P. Allen Smith: A Breath of Fresh Air


I just love bringing the outdoors in. Having plants in the house makes me feel connected to Mother Nature even when I can’t get outside. And houseplants are a simple way to add instant vitality to any room!

The “greening” of indoor spaces is taking off, as more people want to exercise their green thumbs without having a garden. What’s great about houseplants is that many do double duty by helping clean the air and beautifying your space.


Climbing plants are taking over people’s homes — almost literally. They’re easy to grow and they add whimsy to a home or office. Plant them in a hanging pot or train the vines to climb around windows and doorframes and along bookshelves or other furniture.

Be sure not to overwater your climbers. Water only when the soil is completely dry and fertilize your climbing vines during the growing season.

Should you need to transplant your climbers, increase the container by two sizes and repot the plants in the spring. I recommend that you occasionally prune the vines so they don’t get out of control.

A few of my favorites are:

  • Philodendron: These plants thrive indoors but can tolerate a shady spot outside as well. Put your philodendron in a spot with indirect sunlight and watch for the yellowing of leaves: One or two here and there is fine, but a bunch of yellow leaves means the plant is getting too much light.
  • Swedish Ivy: I love using this plant, which is neither Swedish nor an ivy, in hanging baskets. Also called “Creeping Charlie,” it’s closely related to mint and requires bright indirect light. Be careful not to overwater. If you notice yellow leaves, your plant has been getting too much water.
  • Wandering Jew: This one is a looker! The leaves of the zebrina variety have a gorgeous green and purple striped pattern with a silvery shine. This plant needs bright indirect light. If it’s too dry or over-fertilized, the leaves’ vibrant colors will fade.


Since many of us spend most of our time indoors, it’s important to offset the junk we breathe in. By placing certain houseplants in your home or office, you’ll be taking in better air in no time.

“Oxygen bombs” are houseplants that help remove toxic air pollutants from industrial chemicals used to manufacture building materials and numerous household cleaners that may contain formaldehyde, benzene, ammonia, acetone and ethyl acetate. The plant leaves actually absorb these pollutants and convert them to harmless substances. As a bonus, they help create an inviting space.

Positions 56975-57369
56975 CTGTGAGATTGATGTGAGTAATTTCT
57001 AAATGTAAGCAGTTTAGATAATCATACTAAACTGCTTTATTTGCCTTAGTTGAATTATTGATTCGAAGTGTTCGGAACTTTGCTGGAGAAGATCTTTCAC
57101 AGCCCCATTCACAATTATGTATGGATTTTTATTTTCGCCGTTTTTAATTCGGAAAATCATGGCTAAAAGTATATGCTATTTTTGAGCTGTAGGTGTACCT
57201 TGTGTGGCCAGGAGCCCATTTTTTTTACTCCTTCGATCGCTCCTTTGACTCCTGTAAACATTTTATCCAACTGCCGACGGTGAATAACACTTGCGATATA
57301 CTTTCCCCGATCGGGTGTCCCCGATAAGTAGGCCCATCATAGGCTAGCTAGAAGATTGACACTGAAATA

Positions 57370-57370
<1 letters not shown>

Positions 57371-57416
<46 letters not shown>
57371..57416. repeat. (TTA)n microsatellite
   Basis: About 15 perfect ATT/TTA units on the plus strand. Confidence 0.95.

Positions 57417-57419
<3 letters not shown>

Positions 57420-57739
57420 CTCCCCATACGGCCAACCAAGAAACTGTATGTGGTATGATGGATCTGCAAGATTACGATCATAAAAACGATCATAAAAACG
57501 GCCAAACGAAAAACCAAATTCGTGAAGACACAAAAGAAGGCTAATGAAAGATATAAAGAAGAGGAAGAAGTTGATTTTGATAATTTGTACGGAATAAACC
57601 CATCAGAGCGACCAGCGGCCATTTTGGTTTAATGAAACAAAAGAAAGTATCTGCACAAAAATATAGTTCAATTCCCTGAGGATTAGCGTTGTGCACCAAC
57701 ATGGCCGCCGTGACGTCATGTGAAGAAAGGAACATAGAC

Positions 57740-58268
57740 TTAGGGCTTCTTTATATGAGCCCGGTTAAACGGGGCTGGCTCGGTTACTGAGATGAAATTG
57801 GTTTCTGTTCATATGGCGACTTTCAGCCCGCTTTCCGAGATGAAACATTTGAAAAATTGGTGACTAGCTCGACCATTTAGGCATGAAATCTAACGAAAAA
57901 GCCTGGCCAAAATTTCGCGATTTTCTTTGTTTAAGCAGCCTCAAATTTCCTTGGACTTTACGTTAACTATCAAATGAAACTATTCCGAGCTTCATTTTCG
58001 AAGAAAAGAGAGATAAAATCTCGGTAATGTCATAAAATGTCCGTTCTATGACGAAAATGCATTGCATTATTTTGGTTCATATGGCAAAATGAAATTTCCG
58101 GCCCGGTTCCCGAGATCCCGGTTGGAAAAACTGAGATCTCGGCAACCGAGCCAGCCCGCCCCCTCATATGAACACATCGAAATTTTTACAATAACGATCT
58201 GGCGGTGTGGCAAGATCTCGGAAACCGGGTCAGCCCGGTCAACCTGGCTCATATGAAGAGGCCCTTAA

Some great options are:

  • Bamboo Palm (Chamaedorea seifrizii): It needs bright filtered or indirect light and neutral to acidic soil. Water it sparingly in winter.
  • Elephant Ear (Philodendron domesticum): It needs bright filtered light. In the summer, mist daily; in winter water sparingly. Support the stems as the plant grows.
  • English Ivy (Hedera helix): It needs bright indirect to low light. You can grow this ivy as a topiary or in a hanging basket. Keep the soil moist.
  • Gerbera Daisy (Gerbera jamesonii): It requires bright light and excellent drainage. Plant the crown half an inch above the surface of soil and keep the old leaves picked off.
  • Peace Lily (Spathiphyllum ‘Mauna Loa’): It needs indirect to bright light and high humidity.
  • Red-edged Dracaena (Dracaena marginata ‘Tricolor’): It needs full light with shade from the hot sun. Keep the soil moist in the summer and water sparingly in the winter.

You’ll need one air-purifying plant for every 100 square feet of space. Make sure there’s one of these plants in your bedroom, since you spend plenty of time sleeping in there.


What’s not to love about these fun, whimsical plants? Air plants, known as tillandsia (“tillies,” for short), are popular right now, especially among urban dwellers and first-time plant growers. They are low-maintenance and there’s no limit on fun ways to display them!

They don’t require soil to grow. That’s right—no dirt! But you still have to consider a few things when growing tillies if you want them to survive.

Air plants require bright filtered light and air circulation. Putting them near a window should do the trick. Because they absorb nutrients through their leaves, tillies need to be watered regularly. If you notice the leaves have turned hard and brown, they’re thirsty. If you see white fuzz growing on the leaves, your air plants are healthy and don’t need as much water.

You have a couple of options. You can mist the leaves every other day or so, depending on how dry your climate is. Make sure you avoid distilled and softened water. Filtered or bottled water works best.

You can also soak the air plants about once a week. Place your plants in a bowl of water for a couple of minutes to hydrate the leaves. Be sure to shake off excess moisture and keep your air plants in an area with good circulation for a few hours.

No matter which plants you choose for your home, make sure to follow their growing requirements. Pick ones that reflect your style and dress up your tabletops, walls and windowsills in green this season.

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